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What’s funny about air pollution? It turns out there’s a lot to laugh about – and a lot to learn – when a popular comedic duo joins forces with scientists to create a telefilm on the issue.

18 Oct. 2015 at 8:50 pm in Nepal Television

‘Dhuwa’, a short telefilm about air pollution resulting from open fires premiered on 1 October 2015 at Kumari Hall in Kathmandu. Dhuwa, meaning smoke, was also telecast on Nepal Television on 18 October 2015...

Outreach

The impact of ICIMOD’s work in 2015 is visible in its ability to work with its member countries to respond to the urgent needs of mountain communities, from investigating a glacial lake outburst flood in Bhutan to quickly responding to the

Air pollution and the problems associated with it have gained the attention of people in the Hindu Kush Himalaya and the world at large. As more studies reveal the linkages between air pollution and human health, more people have started paying

The impact of ICIMOD’s work in 2015 is visible in its ability to work with its member countries to respond to the urgent needs of mountain communities, from investigating a glacial lake outburst flood in Bhutan to quickly responding to the

When water levels rise in flood-prone rivers, villagers are increasingly able to react quickly enough to save lives and livelihoods – whether they live in Assam, India, or the Koshi River basin of Nepal, or, in the latest upscaling of a successful

What do butterflies, rising rivers, unstable mountainsides, and the Sherpas of the Everest region have in common? All were the focus of new knowledge tools and applications honoured in 2015 with ICIMOD’s ICT for Mountain Development Award, which

Two transboundary initiatives in the eastern Himalayas moved ahead in 2015 with milestones that included pilot projects and the endorsement and implementation of regional cooperation frameworks (RCFs).

ICIMOD has developed significant expertise on wetlands in the Hindu Kush Himalayas over the course of a number of research projects and pilots on wetlands resources, including knowledge on improved management of wetland resources.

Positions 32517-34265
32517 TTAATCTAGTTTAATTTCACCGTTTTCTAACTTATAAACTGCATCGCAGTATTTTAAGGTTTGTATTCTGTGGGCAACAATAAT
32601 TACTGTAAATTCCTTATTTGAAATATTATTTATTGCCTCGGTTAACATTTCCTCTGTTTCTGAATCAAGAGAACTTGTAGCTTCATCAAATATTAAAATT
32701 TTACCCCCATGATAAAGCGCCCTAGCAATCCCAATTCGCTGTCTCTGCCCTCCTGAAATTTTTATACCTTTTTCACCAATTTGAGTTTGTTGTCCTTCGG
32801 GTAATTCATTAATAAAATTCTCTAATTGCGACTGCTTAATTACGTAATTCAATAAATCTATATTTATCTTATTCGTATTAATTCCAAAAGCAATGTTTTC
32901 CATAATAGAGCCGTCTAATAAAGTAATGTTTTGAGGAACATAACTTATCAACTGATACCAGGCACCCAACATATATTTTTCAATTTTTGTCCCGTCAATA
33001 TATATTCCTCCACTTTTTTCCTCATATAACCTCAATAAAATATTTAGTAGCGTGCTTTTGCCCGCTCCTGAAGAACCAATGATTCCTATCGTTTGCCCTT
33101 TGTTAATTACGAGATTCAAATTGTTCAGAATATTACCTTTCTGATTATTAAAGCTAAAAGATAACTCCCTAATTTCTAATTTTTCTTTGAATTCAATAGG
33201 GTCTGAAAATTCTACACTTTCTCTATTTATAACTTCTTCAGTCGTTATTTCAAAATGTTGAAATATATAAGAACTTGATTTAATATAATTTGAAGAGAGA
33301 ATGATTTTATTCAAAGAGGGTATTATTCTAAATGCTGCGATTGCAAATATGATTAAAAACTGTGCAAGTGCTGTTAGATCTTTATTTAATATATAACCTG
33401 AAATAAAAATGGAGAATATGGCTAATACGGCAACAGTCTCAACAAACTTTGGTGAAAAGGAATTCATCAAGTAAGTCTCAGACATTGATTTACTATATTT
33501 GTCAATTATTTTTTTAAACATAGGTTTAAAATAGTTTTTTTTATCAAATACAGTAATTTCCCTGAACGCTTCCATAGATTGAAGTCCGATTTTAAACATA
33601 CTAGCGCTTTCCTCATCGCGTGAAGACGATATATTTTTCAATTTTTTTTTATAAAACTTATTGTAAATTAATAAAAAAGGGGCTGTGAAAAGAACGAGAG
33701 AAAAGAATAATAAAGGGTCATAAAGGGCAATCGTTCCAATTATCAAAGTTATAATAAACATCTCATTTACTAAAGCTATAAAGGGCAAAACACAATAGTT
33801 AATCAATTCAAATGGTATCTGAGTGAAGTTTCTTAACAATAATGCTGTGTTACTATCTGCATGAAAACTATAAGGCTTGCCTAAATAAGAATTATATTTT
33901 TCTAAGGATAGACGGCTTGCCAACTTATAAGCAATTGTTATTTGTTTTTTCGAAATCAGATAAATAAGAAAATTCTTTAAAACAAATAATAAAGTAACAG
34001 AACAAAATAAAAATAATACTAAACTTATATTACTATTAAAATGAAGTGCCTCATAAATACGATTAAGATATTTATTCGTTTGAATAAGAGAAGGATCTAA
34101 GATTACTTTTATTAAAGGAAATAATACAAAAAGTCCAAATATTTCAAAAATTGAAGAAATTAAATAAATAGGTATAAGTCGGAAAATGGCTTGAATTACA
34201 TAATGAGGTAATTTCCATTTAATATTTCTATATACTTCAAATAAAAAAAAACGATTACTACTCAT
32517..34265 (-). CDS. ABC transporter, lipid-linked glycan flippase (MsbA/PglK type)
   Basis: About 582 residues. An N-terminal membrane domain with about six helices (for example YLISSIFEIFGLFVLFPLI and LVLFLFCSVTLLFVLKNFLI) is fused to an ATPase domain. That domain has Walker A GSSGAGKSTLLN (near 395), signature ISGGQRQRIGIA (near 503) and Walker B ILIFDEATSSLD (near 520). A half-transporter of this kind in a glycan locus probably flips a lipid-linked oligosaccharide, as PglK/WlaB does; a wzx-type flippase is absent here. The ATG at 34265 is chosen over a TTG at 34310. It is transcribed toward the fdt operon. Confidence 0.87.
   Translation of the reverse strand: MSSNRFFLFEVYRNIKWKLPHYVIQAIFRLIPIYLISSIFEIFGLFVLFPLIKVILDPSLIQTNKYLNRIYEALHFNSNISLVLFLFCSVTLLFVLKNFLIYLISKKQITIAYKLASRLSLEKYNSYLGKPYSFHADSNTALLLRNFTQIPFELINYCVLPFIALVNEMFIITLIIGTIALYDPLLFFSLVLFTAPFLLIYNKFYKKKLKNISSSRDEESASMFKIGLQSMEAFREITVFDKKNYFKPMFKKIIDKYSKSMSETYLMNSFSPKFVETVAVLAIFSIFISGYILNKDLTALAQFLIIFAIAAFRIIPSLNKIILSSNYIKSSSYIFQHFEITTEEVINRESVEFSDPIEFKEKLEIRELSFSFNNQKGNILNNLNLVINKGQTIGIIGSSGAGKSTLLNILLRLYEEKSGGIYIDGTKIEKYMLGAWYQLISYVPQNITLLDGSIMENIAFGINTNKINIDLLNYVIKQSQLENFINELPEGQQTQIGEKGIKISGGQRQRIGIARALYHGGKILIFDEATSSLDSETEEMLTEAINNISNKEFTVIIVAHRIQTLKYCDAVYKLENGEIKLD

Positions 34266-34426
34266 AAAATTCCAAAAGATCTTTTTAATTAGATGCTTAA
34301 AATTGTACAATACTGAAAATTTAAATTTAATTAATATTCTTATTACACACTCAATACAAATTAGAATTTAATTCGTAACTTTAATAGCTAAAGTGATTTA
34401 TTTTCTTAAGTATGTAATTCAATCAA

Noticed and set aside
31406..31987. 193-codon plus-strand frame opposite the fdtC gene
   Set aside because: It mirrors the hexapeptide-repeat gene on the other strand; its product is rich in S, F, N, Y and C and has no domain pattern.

A vast amount of data about the Koshi River Basin is now at your fingertips, even in the field from a mobile phone. It has long been a challenge for users working on transboundary issues to find reliable data that doesn’t stop at borders, which

It’s often thought that migration remittances can boost a community’s resilience to disaster. But would that prove to be the case after the 2015 earthquake, or would the lack of youth to help with rescue and reconstruction mean that, in

Mountains offer ideal conditions for hydropower, but uneven distribution of benefits can lead to friction between communities and project developers. ICIMOD set out to learn what works and doesn’t work by undertaking the first comprehensive

The SERVIR-Himalaya Small Grants Programme has spurred innovative ways to help decision makers do everything, from expanding banana production to monitoring forest biomass from the sky.

If energy and water are subsidized to boost crop production, could it lead to more and cheaper food but a shrinking, degraded water supply? Growing crops for biofuels might promise more abundant, cleaner energy, but what happens to food security

A special issue of the International Journal of Water Resources Development was devoted in 2015 to sharing the research of ICIMOD experts on a range of Himalayan water-related challenges from the status of glaciers to socioeconomic and policy

The success of efforts to protect transboundary ecosystems relies in part on building bridges of friendship and cooperation between neighbouring countries and people. Building those connections within the Karakoram-Pamir Landscape was the goal of a

A field team was soon on its way, an example of the quick response to the needs of its regional member countries that ICIMOD is poised to provide. The scientific team, put together by the SERVIR-Himalaya Initiative and Cryosphere Monitoring

When parasitic mushroom spores infect the larvae of ghost moths living in Himalayan soil, a thin fingerlike fungus bursts from the head of the dead caterpillar and sets off an annual gold rush in mountain communities.